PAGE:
Banking & Finance

Johnson, Ryan Tell Talmer Clients How They Work Together

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CANFIELD, Ohio — The two representatives to Congress from the Mahoning Valley often disagree, but their ability to cooperate on issues of local importance impressed their audience Friday morning.

U.S. Reps. Tim Ryan and Bill Johnson appeared together at a meeting hosted by Talmer Bank and Trust at Tippecanoe Country Club here. The purpose was to give Talmer clients and the  “center of influence that work with us,” such as attorneys and accountants, “upfront access to our two local congressmen,” said Mark Wenick, Mahoning Valley Region president for Talmer.

“Based upon the comments that we got afterwards, they were very well received,” Wenick said. “The thing that I heard most is that it was good to see that these two gentlemen work together. While they may not agree on all the issues, we certainly do feel comfortable about how they agree on the things that are important to the Valley.”

The meeting was closed to the press but some of those who attended were interviewed following the event.

The two congressmen are “very aware of the potential gains” for the local economy of the oil and gas industry, said Shelley Odille, president of Paige & Byrnes Insurance in Warren. When they differ, they appear to have an open dialogue with each other, she remarked.

“You hear so much about the Republicans and the Democrats not agreeing [and] not talking,” Odille said. “I really had new optimism with how much they are working together, especially these two gentlemen.”

“Bill and I have developed a good friendship and he’s a good guy,” Ryan, D-13 Ohio, said. “I have a lot of Republican friends that I disagree with but you find out what you can work on together. With Bill Johnson, it’s liquid natural gas and it’s the energy industry. … People are capable of having some real deep disagreements on political issues but are able to set that aside and work together.”

Ryan and Johnson, R-6 Ohio, co-founded and are co-chairmen of the Liquid Natural Gas Export Working Group in the House.

“We have what many experts believe are some of the world’s largest reserves of liquid natural gas, more than we can consume ourselves, and it has tremendous economic benefits,” Johnson said.

“It has tremendous geopolitical implications as well,” he added. With Russia’s recent threat to cut off the gas supply to the Ukraine and its other European neighbors, “those countries would love to come to us as a source for their energy and we would love to be able to do that,” he said. “And if we were able to do that, we’d be having a very different conversation with Vladimir Putin and the Russians.”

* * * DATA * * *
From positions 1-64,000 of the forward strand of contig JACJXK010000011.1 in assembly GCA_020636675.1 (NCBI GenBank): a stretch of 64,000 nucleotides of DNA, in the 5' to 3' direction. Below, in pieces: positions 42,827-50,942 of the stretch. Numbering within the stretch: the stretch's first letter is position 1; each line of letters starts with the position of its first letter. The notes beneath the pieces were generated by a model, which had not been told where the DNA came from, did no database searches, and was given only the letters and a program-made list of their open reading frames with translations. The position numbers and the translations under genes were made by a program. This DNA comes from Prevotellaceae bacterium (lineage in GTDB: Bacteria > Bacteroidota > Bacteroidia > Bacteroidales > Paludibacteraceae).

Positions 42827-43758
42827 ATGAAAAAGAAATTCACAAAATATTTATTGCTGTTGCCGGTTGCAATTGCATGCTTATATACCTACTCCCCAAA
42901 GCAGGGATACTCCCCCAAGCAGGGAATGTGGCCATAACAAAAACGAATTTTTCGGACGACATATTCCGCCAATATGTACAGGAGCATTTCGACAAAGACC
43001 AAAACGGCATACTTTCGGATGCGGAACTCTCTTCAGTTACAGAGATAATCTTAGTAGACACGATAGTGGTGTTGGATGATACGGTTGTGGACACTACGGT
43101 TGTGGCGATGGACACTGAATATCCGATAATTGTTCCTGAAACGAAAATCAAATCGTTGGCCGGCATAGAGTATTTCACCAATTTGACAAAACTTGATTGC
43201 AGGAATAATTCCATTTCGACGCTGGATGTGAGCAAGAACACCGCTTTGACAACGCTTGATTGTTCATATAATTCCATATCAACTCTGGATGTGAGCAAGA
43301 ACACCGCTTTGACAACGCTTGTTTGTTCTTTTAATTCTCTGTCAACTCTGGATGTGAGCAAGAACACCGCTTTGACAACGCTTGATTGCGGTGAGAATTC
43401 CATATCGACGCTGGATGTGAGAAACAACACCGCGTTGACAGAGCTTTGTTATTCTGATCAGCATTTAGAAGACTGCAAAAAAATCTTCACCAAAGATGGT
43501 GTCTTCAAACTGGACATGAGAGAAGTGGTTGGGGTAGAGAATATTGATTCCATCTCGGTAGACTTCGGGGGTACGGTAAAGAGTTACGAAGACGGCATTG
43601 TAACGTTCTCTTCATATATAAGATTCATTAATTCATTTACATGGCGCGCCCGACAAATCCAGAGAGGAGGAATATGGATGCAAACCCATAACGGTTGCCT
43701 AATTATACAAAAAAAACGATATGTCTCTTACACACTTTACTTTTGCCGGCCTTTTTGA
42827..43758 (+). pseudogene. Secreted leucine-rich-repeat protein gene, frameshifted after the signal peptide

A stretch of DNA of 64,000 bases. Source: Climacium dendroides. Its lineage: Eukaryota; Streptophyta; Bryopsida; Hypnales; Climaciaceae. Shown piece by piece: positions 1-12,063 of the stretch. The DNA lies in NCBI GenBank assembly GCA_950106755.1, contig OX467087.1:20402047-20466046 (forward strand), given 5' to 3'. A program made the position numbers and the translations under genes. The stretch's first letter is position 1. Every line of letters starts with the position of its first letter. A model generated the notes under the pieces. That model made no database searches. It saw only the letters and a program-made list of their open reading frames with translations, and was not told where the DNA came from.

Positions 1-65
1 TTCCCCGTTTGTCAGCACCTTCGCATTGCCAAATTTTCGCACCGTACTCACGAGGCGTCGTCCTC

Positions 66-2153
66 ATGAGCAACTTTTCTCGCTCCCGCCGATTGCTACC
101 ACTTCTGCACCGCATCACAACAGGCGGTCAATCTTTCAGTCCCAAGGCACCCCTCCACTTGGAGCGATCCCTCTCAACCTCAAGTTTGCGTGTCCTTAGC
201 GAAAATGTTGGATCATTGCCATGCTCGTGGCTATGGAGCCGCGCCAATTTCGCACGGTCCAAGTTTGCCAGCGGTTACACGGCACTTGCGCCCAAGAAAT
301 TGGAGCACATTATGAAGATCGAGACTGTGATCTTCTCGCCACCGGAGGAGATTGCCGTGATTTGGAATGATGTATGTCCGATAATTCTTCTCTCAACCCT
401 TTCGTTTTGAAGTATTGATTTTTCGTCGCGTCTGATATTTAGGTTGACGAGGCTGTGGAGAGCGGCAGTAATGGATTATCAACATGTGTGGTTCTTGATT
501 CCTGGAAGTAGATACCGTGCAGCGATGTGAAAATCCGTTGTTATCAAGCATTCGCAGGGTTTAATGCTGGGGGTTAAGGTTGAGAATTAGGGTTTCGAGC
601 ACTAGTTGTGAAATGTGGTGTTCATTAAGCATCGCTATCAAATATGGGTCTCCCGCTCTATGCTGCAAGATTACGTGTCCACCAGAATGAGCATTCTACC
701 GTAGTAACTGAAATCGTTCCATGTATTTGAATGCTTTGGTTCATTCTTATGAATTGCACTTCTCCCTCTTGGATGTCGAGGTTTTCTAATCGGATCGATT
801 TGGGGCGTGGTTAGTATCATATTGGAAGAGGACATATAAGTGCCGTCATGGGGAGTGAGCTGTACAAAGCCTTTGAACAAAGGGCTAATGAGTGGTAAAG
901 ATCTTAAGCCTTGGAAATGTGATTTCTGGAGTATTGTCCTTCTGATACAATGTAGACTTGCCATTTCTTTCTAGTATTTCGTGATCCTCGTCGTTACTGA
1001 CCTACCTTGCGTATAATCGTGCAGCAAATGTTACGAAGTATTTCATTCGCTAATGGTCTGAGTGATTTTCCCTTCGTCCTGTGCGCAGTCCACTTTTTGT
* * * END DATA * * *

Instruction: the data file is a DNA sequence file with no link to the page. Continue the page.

During the program, the two congressmen discussed a range of other issues, not all of which they agreed on. Among them were taxes, regulation and creating “an environment that empowers and encourages business owners to grow and to expand,” Johnson said.

“These bankers are the ones that lend to small businesses. But if small businesses can’t get past the regulatory and the tax burden and create projects [for which] they need financing, that hurts the bankers in a sense,” Johnson told The Business Journal. “Regulatory and tax reform are two of the big things that have to happen in Washington if we’re going to get our economy going again.”

Those attending the Talmer breakfast said they are concerned about gridlock in Washington and federal budget issues.

“What I’ve tried to express is we’re cutting our seed corn,” Ryan said. “We’re cutting our research-and-development budgets. We’re cutting our community development block grants, Pell grants, these things that lead to economic growth.”

The “big drivers” of the federal debt and deficits are Medicare and Medicaid, which can’t be addressed “until we get healthy as a country,” he continued.

“In the next five years, half the country is going to have either diabetes or prediabetes,” Ryan said. “That’s going to sink our health-care system, both on the public side and for the private sector. So we need to start figuring out how we’re going to be a healthier country.”

As was Odille and Wenick, Mike Pecchia, president of Valley Christian Schools in Youngstown, was impressed by the collaborative relationship the congressmen have developed.

“That was the best part. You could just see that those two really work together,” he remarked. “I think they’re friends, and that was great to see.”

Another issue a Talmer client in the trucking industry raised is getting more young people interested in trucking-related jobs, Wenick said. “I thought the responses were well thought out both by Tim and by Bill,” he said.

Talmer regularly hosts such events for its clients and, based on their responses, Wenick said his bank might try to host the two congressmen on an annual basis.

Published by The Business Journal, Youngstown, Ohio.